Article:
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Dubstep for dummies: A primer

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The crowd at Forbes during the Pubstep St. Patrick’s Day dubstep party in March.
Courtesy of Joe Borusiewicz

What is dubstep?

Dubstep is an emerging genre of electronic music, rising in popularity and finding its way into mainstream tracks. It has been embraced by noted artists such as Snoop Dogg, Eve and Donald Glaude, to name a few.

“The easiest description of dubstep is just 140 beats-per-minute bass music,” says Jerad Howard, aka King, with Smash Monthly, an ongoing Vegas dubstep party. Adds Mike Puliz with Detn8or and Circle Management, “Dubstep still has real dark and dirtier bass lines that drum and bass has — and it’s got a lot of the same elements — but I think because it is a slower genre, it’s a lot easier for people to accept and understand. It’s not quite as chaotic for a newer listener.”

Where did dubstep come from?

“It’s kind of a merging between different UK styles and a little bit of drum and bass,” says Joe Borusiewicz, aka Stasis, of Vegas’ Hyper Audio crew. He also cites UK garage and dub as specific influences.

A packed house at Forbes during a dubstep party in March on St. Patrick's Day.

A packed house at Forbes during a dubstep party in March on St. Patrick's Day.

“It’s got a lot of reggae elements to it, kind of like drum and bass did in the past,” says Puliz. “There’s a wide variety of dubstep out there as well. There’s a little bit more softer, vocal stuff. There’s the harder bass lines or the robotic sounds.”

“Right now there’s so many influences from house to trance to drum and bass — everything. It’s crazy. There’s a lot of 4/4 dubstep, there’s a lot of half-time dubstep. There’s a lot of the harder stuff,” says Howard.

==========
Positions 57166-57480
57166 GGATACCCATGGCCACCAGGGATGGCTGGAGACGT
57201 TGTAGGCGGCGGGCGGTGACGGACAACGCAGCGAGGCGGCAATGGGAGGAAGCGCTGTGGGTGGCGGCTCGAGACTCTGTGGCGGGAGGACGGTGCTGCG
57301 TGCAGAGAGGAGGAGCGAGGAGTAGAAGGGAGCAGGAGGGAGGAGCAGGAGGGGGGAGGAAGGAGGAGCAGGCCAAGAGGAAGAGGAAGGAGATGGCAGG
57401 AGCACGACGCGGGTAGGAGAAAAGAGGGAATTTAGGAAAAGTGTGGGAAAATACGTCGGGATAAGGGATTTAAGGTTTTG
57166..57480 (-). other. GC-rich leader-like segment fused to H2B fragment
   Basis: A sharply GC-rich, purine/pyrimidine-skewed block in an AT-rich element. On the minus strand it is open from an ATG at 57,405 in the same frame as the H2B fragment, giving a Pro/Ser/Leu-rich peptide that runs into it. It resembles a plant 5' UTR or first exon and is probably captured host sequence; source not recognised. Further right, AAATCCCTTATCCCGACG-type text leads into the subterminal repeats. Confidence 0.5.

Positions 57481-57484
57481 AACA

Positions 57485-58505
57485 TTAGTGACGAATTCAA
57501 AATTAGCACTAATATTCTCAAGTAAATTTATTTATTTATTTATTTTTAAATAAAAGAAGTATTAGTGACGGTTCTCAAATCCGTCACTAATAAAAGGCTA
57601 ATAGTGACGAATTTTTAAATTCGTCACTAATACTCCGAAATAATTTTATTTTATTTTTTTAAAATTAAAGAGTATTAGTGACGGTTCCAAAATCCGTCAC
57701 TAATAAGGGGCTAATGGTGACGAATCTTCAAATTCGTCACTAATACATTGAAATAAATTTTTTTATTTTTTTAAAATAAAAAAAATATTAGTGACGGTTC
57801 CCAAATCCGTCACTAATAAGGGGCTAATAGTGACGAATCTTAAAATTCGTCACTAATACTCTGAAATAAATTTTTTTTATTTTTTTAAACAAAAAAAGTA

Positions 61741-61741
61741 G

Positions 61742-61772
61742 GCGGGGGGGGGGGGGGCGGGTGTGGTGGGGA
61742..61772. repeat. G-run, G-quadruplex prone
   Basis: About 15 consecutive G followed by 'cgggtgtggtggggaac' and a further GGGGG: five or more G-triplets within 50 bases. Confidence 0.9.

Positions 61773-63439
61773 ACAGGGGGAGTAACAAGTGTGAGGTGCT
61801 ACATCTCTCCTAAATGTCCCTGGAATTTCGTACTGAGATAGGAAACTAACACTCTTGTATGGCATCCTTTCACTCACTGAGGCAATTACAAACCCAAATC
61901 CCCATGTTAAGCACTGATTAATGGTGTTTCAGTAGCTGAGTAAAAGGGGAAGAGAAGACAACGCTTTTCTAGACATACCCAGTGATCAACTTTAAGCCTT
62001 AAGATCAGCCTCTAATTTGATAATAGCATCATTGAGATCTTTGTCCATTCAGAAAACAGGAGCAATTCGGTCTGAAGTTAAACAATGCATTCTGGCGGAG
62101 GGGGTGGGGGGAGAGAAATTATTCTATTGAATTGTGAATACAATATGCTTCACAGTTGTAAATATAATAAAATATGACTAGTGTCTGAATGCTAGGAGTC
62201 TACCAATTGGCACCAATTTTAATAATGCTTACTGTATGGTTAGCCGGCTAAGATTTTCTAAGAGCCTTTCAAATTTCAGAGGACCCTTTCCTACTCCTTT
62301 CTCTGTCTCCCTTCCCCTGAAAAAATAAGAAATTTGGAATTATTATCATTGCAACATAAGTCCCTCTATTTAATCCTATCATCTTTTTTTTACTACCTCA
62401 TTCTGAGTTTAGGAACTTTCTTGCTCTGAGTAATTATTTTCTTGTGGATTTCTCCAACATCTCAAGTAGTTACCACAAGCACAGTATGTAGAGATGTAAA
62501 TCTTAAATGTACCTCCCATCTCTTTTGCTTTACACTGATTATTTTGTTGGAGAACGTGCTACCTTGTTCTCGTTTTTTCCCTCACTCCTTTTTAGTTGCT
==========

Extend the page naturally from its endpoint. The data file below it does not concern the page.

How can you tell the difference between dubstep and drum and bass?

“Drum and bass, I always used to call the punk rock of electronica,” says Puliz. “It’s definitely an acquired taste. There’s a real love/hate relationship with it, too, and I think the biggest reason for that is just the speed of it. The tempo of [DnB] is up to almost 180 beats per minute. It’s real kind of more aggressive, it’s real fast-paced music.”

“At first it seems like everyone was hating on [dubstep],” says Borusiewicz. “People were like, ‘What’s this half-step bullshit music?’ We’re used to 175 BPMs and pounding stuff. Eventually the evolution of the genre, a lot of the drum-and-bass producers kind of picked up on the bandwagon and started taking dubstep in new directions and in doing that it made it more accessible to fans of some of the other genres who maybe never even thought they were into it before.”

Who’s involved?

Noted artists in dubstep include Excision, Datsik, Skream & Benga, Caspa, and even drum and bass DJ/producer Dieselboy is delving into the genre (look for the interview with Dieselboy next week in the Nocturnal Admissions podcast).

Locally, the dubstep community can be found at events like Smash Monthly thrown by Howard and co-promoter Rob Scott. New Galaxy and Konkrete Jungle sometimes incorporate dubstep into their event lineups as well.

When can you experience it for yourself?

April 21: Circle Management, Detn8or, and HyperAudio present Wreckage with headliners Dieselboy, Datsik at Forbes; doors at 10 p.m.; $15, or $10 for locals with proper ID.

April 17: New Galaxy presents Sounds of the Underground at the Ft. Cheyenne Events Center; 8 p.m.; $15-$20.

April 30: Smash Monthly with SPL, Seven, King and more, also at Forbes; 10 p.m.; price TBD.

“Dubstep is something you have to experience live on a proper system,” says Howard. “It’s music that you have to feel because it’s based around bass. Without a lot of subwoofers, it’s not going to work. ... We purchased our own proper system just to do Smash. That way, any venue that we went into, we already knew that we had the proper sound handled.”

Why should you even bother to care about dubstep?

“It’s really taken off nation-wide,” says Puliz. “Dubstep is one of the hottest genres out right now. A lot of people are throwing in dubstep with their electro or their house sets as well.”

“It’s exciting because we’re literally witnessing the birth of a new genre and it’s rare in electronic music that you see that,” says Borusiewicz, adding “I would say just give it a shot. Do something that’s outside the norm. Don’t be afraid to expand from the nights the big clubs throw at you. Come check out something that maybe you haven’t heard yet and see what you think.”

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